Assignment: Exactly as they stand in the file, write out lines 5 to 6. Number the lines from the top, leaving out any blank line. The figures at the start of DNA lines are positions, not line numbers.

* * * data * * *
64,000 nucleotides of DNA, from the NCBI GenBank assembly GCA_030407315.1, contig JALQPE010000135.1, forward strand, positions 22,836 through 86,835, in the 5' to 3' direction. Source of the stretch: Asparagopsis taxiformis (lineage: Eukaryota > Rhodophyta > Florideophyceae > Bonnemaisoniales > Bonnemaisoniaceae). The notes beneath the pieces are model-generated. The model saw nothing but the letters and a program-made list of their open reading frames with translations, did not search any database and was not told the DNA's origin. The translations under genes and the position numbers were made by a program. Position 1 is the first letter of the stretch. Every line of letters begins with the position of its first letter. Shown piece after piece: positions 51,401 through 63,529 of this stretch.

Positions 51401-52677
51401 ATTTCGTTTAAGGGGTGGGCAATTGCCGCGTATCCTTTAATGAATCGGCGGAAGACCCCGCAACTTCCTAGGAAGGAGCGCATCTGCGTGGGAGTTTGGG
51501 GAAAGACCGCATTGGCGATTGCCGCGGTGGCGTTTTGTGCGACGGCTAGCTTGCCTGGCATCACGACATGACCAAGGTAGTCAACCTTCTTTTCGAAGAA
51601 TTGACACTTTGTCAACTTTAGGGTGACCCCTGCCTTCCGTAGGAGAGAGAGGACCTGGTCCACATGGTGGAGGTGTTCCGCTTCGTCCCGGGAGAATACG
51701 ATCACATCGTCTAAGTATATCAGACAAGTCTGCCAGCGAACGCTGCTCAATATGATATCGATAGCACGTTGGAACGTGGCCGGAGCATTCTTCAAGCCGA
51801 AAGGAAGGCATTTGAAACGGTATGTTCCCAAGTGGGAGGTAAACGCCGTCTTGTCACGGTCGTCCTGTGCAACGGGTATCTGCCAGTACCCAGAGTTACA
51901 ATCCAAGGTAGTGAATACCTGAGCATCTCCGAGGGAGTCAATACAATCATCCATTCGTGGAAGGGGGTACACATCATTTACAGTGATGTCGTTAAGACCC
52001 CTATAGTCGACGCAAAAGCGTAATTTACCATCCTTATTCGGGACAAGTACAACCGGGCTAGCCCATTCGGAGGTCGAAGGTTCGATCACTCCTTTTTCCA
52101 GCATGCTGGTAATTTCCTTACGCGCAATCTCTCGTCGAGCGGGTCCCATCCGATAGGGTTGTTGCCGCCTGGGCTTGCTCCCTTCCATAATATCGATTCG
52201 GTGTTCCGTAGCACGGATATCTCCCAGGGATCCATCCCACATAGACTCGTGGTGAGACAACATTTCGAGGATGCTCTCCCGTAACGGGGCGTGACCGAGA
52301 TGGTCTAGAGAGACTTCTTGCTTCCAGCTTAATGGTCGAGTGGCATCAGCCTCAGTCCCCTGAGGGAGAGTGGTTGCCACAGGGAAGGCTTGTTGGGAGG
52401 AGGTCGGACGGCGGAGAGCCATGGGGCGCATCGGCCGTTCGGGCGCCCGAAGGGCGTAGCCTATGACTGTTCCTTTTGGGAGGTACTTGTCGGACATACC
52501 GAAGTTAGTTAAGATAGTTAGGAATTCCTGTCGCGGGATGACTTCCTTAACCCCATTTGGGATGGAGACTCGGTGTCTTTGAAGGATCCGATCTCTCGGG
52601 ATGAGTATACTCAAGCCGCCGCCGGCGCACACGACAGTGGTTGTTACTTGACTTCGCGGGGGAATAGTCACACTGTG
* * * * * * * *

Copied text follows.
51601 TTGACACTTTGTCAACTTTAGGGTGACCCCTGCCTTCCGTAGGAGAGAGAGGACCTGGTCCACATGGTGGAGGTGTTCCGCTTCGTCCCGGGAGAATACG
51701 ATCACATCGTCTAAGTATATCAGACAAGTCTGCCAGCGAACGCTGCTCAATATGATATCGATAGCACGTTGGAACGTGGCCGGAGCATTCTTCAAGCCGA